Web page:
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Unrepaired UP Track Defect Causes Derailment and Concern in TX Town

By Pottroff & Karlin LLC |

(Lytle, Texas – May 3, 2013)

A broken rail connector on a stretch of track scheduled for repair which had not yet been undertaken created a panic situation for the small Texas town of Lytle Monday morning when a northbound Union Pacific freight train consisting of five locomotives and 101 freight cars headed for San Antonio, TX, derailed 26 of them in the middle of town, scaring the daylights out of residents. The derailing cars barely missed a trackside service station, but not a propane business just across Main Street from the UPRR tracks that parallel it, where a number of propane tanks were grazed and one compromised.

“We were very fortunate this morning,” remarked Lytle Chief of Police Richey Priest, who could not believe the report one of his officers made regarding a train derailing downtown. “God was watching over us.”

Lytle PD Lt. Matt Dear said the derailment could have been a catastrophe had the derailing cars struck either the gasoline storage tank at the filling station or tore open one or more of the large number of propane tanks stored at Lytle Propane, or had the train been hauling “hazardous materials or anything on the train.”  

Lytle Propane Administrative Assistant Debby Maingot said “It’s one of those things that we all talk about occasionally because we’re this close to the tracks”.

Meanwhile, next door at Lytle Feed and Seed, clerk Joan Collins was among store employees rattled when the derailing train cars shook the walls of the business. She noted that train traffic on the line through town has increased considerably. “Instead of 10 trains a day, it’s up to 23,” calling the continual train intrusion a“24-7” situation.

Rose Lynn, who lives above her antique business, “Rose’s Cottage”, which faces the tracks barely a rail car’s length away, stepped out of her front door only to be greeted by a roar she likened to that of a tornado. Thinking of the abundance of propane tanks just down the street, Lynn panicked. “I need to get the hell out of here is what I thought,” she recalled.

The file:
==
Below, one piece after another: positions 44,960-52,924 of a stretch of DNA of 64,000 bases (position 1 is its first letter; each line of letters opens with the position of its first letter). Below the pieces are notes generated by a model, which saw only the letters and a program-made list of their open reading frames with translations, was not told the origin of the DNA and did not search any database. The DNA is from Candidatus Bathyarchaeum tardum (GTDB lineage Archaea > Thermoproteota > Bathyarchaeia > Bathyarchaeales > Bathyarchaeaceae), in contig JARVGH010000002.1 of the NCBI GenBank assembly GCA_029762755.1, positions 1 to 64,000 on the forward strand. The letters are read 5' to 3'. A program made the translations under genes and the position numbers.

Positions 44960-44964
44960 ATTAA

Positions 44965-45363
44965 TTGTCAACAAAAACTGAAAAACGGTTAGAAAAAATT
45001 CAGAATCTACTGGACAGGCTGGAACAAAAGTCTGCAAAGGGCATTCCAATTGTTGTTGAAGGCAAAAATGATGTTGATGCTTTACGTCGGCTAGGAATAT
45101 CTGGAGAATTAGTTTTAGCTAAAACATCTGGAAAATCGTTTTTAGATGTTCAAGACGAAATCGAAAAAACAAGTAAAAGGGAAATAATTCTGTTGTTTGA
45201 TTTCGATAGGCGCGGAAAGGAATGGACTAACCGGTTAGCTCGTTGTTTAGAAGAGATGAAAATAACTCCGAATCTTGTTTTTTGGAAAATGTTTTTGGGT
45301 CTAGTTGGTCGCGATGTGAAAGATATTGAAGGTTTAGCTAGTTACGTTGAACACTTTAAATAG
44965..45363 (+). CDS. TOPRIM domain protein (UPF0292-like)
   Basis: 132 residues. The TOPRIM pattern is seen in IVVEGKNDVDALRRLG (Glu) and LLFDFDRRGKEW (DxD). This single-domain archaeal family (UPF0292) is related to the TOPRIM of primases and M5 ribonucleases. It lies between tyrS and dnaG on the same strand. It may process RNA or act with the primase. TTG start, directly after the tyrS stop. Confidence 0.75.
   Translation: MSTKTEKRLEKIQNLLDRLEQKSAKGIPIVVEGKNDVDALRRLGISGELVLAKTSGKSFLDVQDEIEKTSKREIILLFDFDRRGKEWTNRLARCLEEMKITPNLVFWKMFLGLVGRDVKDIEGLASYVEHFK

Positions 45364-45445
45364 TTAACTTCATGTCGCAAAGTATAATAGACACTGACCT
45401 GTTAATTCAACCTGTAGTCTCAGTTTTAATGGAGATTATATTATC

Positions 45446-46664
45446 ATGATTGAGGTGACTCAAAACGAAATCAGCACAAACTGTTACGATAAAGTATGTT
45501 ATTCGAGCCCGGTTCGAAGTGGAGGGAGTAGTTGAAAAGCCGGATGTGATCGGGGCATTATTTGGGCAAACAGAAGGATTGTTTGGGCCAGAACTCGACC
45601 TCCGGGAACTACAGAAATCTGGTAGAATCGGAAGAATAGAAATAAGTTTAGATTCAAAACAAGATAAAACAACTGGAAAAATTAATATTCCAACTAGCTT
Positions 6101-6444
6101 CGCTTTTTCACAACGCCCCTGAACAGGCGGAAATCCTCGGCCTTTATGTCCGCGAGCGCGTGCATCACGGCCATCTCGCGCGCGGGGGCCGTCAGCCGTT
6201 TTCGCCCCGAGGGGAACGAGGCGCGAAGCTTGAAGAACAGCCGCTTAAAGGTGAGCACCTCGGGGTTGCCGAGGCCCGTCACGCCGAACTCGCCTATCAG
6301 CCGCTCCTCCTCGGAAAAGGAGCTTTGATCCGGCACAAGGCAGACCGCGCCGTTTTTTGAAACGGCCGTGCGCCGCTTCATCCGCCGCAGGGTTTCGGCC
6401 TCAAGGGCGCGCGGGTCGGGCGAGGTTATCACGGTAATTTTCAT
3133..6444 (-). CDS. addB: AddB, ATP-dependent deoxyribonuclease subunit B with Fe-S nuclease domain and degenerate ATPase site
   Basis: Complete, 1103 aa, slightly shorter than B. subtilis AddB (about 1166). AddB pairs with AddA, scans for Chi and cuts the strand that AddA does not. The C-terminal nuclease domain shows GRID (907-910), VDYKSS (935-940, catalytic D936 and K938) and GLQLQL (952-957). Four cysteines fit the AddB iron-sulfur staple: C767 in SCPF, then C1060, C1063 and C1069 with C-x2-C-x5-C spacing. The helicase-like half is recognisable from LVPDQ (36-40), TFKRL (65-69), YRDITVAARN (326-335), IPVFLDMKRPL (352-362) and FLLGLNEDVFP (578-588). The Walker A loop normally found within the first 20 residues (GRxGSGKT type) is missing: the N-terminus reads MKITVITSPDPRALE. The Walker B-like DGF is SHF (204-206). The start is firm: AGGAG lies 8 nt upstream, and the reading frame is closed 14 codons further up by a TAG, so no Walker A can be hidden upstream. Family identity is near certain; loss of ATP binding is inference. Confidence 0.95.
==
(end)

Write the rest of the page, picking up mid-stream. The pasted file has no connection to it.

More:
Following the accident, Texas Railroad Commission spokesperson Ramona Nye said that “a small amount of propane vapor was released through a valve” on one of the tanks, as an investigator for the Commission’s Alternative Energy Division responded to the crash because of the threat to the propane.

For Union Pacific, UP Spokeswoman Raquel Espinoza-Williams said the derailment “probably would not have occurred” had UPRR crews performing track repair along the line made it into town before the wreck occurred. She said the railroad has “a good program in place to insure we operate our trains in the safest manner,” pointing out that the train was only going 49 mph in an area where trains can go as fast as 60 mph.

Instead of accepting the UP spokesperson’s “If we say it, it’s so,” San Antonio Express-News writer Vianna Davila decided to check the facts on the Federal Railroad Administration’s website, finding that the FRA says maximum allowable speed on the line through Lytle is 49 mph, not 60.

Saying that the railroad did not know the track was defective before the derailment occurred, Espinoza-Williams said that “unfortunately, the issue was next to impossible to detect visually,” adding that “In this case, we already have crews working in this area, but unfortunately, the crew that would be replacing this section of track was not able to get there before this occurred.”


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